|Title:||A Face in the Crowd|
|03.04.07||Netflix|| another dirty pick. To be honest I was not that hot to see this. I'm not what you'd call a huge Kazan fan... his movies, or at least the ones he seems most famous for, are just so ultra DRAMAtic. Even the ones that don't take from plays where people talk actingly to one another for two hours, everything is still so heavy and social. Mostly I consider his strengths in working with actors, which is not my favorite aspect of the movies so... I've kind of attributed it to personal taste and moved on. But for this I purposely tried to keep an open mind because a couple people really like it and consider it one of Kazan's best.|
So... yeah I guess I liked it. It's one of those situations where I am constantly aware of how "good movie" this is, but it still just borders my visceral entertainment zone. The acting is (expectedly) superb, the message strong and prophetic, shot well, told well, cut well, all that stuff. But the whole movie I was just waiting for the huge long monologues to start coming in. Those virtuoso passages just waiting for acting class exercises about one's inability to love or frustration at being human... and at the very very end I sort of got a few, but for the most part I was pleasantly surprised.
It helps to have Matthau deliver those by the way. For whatever reason, his brooding quiet tone agrees with me much more than a southern-accented belle or whatever. The few times he gets more than one line at a time to say he reminds me a lot of his jaded scientist in Fail Safe. Clearly intelligent with an edge like he's aware of how above everyone he is but also with some pity because he knows he puts himself there. At the very end when someone finally gets to tell Rhodes off, I suppose what he says is sufficient but I wanted him to just sock it to him... like the verbal equivalent of a mack truck hitting a kitten. I guess it was a lot closer to that back in 1957.
So... I think the biggest surprise in the movie for me was the Vitajex success montage. I honestly didn't think Kazan could get that excessive with his imagery. It's like for a moment there he turned into Eisenstein or Godard with his cutting. It's really a pretty scary minute or so... very mocking and cynical. Actually the whole movie was very dark... surprisingly dark for me. I liked that about it, although the nihilist in me wanted Patricia Neal to go back up to him at the very end, leaving Matthau alone and the two leads stuck in a continuing downward spiral. I suppose her walking away is one glint of light for the audience to hold onto... I like to think it was studio-mandated.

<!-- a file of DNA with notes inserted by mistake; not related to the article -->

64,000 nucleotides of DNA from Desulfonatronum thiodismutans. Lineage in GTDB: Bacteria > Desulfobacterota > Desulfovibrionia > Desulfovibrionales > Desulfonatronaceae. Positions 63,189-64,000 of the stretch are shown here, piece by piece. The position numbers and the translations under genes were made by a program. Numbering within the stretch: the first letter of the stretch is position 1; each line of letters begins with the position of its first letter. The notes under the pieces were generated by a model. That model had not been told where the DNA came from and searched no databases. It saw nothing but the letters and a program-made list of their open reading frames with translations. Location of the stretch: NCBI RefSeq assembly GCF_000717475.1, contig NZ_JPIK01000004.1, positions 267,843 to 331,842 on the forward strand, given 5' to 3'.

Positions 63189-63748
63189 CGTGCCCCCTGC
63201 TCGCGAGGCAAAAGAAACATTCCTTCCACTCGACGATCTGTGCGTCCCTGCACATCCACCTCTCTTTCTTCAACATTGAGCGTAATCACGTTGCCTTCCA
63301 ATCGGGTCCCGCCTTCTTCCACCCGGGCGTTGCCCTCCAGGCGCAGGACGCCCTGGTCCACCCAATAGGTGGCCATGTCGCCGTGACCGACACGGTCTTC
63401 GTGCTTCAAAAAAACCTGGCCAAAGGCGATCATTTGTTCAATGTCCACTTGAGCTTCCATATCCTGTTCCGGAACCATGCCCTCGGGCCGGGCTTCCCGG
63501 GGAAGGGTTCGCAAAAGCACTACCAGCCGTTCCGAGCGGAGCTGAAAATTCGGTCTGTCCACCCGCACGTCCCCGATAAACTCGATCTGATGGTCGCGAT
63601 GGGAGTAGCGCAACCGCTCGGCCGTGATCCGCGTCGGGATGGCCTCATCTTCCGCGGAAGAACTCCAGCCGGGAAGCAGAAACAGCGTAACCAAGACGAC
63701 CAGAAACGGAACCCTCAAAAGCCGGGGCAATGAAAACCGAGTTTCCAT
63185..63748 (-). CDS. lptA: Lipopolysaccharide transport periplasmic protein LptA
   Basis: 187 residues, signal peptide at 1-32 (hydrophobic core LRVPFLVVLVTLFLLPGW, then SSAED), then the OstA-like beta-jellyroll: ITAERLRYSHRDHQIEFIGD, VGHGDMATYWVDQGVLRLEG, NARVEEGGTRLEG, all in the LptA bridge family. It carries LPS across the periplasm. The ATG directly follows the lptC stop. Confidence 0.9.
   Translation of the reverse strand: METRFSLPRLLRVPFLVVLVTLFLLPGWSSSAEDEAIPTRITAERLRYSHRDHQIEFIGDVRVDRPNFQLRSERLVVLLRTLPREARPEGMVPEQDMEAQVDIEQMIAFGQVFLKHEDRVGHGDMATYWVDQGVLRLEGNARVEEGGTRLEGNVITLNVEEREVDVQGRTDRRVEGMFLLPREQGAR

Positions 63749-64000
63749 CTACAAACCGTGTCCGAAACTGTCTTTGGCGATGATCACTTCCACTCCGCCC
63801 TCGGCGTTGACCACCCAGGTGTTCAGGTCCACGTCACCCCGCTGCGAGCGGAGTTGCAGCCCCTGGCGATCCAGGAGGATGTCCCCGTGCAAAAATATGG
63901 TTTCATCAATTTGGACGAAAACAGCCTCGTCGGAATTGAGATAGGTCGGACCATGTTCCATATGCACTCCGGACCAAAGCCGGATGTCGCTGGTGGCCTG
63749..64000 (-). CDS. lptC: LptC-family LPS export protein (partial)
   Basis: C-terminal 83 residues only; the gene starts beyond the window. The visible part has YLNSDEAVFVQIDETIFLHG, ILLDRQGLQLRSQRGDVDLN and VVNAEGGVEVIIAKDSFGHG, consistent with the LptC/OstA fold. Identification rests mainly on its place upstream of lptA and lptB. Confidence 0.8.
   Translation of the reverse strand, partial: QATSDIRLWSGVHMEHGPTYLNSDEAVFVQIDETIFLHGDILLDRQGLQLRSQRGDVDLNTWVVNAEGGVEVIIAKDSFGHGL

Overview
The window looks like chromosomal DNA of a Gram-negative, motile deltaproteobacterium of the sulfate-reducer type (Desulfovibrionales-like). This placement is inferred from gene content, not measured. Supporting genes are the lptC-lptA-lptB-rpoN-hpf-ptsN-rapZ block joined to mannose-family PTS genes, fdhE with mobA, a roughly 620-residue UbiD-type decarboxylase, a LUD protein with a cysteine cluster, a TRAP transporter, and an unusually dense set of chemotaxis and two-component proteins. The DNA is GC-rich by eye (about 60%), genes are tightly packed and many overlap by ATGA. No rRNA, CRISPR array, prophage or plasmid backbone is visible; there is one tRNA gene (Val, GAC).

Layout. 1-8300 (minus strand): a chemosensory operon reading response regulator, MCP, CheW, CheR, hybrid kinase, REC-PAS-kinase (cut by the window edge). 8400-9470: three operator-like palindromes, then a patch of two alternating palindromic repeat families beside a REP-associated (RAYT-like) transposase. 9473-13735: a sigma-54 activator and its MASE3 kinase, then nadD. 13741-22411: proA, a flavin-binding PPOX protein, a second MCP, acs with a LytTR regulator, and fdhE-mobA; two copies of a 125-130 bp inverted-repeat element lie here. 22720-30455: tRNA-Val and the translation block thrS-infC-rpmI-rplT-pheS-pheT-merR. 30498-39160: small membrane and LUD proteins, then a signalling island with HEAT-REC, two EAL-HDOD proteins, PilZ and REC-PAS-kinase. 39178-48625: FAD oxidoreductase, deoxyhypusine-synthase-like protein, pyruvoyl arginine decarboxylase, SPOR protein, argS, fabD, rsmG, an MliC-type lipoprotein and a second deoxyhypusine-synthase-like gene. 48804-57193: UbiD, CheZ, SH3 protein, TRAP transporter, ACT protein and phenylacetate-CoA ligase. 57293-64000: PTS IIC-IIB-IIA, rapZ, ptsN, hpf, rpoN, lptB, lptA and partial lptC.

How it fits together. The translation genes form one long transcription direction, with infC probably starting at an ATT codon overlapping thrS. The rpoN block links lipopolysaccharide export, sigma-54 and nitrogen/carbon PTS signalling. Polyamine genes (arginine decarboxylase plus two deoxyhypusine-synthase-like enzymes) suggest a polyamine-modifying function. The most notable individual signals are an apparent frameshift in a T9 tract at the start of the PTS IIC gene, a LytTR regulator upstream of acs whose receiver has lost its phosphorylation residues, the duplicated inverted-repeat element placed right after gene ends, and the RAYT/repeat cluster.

The reason why I liked this movie more than I thought I would is that I expected a story that boiled down to two words: power corrupts. What I got however, was much richer. And that's because Rhodes starts out as an asshole. If he was a nice simple country guy that gets whisked (or even worse, groomed) into sudden stardom and becomes a bastard, it'd get old. But instead, the first thing we learn about him is that "he's a mean one" and instead of being a comment on power, it's a comment on, via television, human nature's willingness or even eagerness to follow.
In that respect, I think this makes a great double feature with Sweet Smell of Success. Plus Winchell appears in this film which is fun.
Speaking of... I didn't recognize him until I saw on IMDb but that's Rip Torn as Barry Mills! Crazy!
And also, I absolutely love the term "gentleman loafer" which Rhodes says very early in this movie. That's an amazing title and if I ever get business cards printed that will be my title.
So, summing up. I must admit I liked this more than I thought I would. Clearly a good movie. I still won't be running out to buy the DVD...